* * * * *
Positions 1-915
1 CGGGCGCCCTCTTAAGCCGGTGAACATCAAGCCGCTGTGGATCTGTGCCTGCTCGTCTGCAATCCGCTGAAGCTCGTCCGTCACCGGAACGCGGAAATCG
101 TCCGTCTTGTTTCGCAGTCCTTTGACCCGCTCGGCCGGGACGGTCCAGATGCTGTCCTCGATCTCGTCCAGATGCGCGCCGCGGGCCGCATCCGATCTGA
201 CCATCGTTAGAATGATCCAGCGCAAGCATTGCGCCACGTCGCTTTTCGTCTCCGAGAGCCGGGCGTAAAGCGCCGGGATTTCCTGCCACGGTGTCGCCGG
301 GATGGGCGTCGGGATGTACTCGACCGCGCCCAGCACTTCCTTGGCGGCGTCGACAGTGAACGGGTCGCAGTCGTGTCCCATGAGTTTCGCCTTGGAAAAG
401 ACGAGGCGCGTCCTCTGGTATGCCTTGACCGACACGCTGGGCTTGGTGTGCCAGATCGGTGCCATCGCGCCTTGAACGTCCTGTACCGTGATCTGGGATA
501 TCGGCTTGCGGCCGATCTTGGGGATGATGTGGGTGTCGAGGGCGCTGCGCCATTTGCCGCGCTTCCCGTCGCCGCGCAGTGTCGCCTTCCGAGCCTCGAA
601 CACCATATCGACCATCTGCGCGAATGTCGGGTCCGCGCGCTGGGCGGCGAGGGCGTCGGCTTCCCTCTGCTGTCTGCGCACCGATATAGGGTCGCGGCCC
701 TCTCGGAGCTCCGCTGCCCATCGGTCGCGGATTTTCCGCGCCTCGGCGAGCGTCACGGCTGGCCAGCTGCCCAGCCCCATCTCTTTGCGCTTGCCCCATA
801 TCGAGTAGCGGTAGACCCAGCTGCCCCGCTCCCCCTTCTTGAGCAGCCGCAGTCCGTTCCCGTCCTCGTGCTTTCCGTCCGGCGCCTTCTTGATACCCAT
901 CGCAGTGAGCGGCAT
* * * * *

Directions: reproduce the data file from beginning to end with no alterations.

Positions 1-915
1 CGGGCGCCCTCTTAAGCCGGTGAACATCAAGCCGCTGTGGATCTGTGCCTGCTCGTCTGCAATCCGCTGAAGCTCGTCCGTCACCGGAACGCGGAAATCG
101 TCCGTCTTGTTTCGCAGTCCTTTGACCCGCTCGGCCGGGACGGTCCAGATGCTGTCCTCGATCTCGTCCAGATGCGCGCCGCGGGCCGCATCCGATCTGA
201 CCATCGTTAGAATGATCCAGCGCAAGCATTGCGCCACGTCGCTTTTCGTCTCCGAGAGCCGGGCGTAAAGCGCCGGGATTTCCTGCCACGGTGTCGCCGG
301 GATGGGCGTCGGGATGTACTCGACCGCGCCCAGCACTTCCTTGGCGGCGTCGACAGTGAACGGGTCGCAGTCGTGTCCCATGAGTTTCGCCTTGGAAAAG
401 ACGAGGCGCGTCCTCTGGTATGCCTTGACCGACACGCTGGGCTTGGTGTGCCAGATCGGTGCCATCGCGCCTTGAACGTCCTGTACCGTGATCTGGGATA
501 TCGGCTTGCGGCCGATCTTGGGGATGATGTGGGTGTCGAGGGCGCTGCGCCATTTGCCGCGCTTCCCGTCGCCGCGCAGTGTCGCCTTCCGAGCCTCGAA
601 CACCATATCGACCATCTGCGCGAATGTCGGGTCCGCGCGCTGGGCGGCGAGGGCGTCGGCTTCCCTCTGCTGTCTGCGCACCGATATAGGGTCGCGGCCC
701 TCTCGGAGCTCCGCTGCCCATCGGTCGCGGATTTTCCGCGCCTCGGCGAGCGTCACGGCTGGCCAGCTGCCCAGCCCCATCTCTTTGCGCTTGCCCCATA
801 TCGAGTAGCGGTAGACCCAGCTGCCCCGCTCCCCCTTCTTGAGCAGCCGCAGTCCGTTCCCGTCCTCGTGCTTTCCGTCCGGCGCCTTCTTGATACCCAT
901 CGCAGTGAGCGGCAT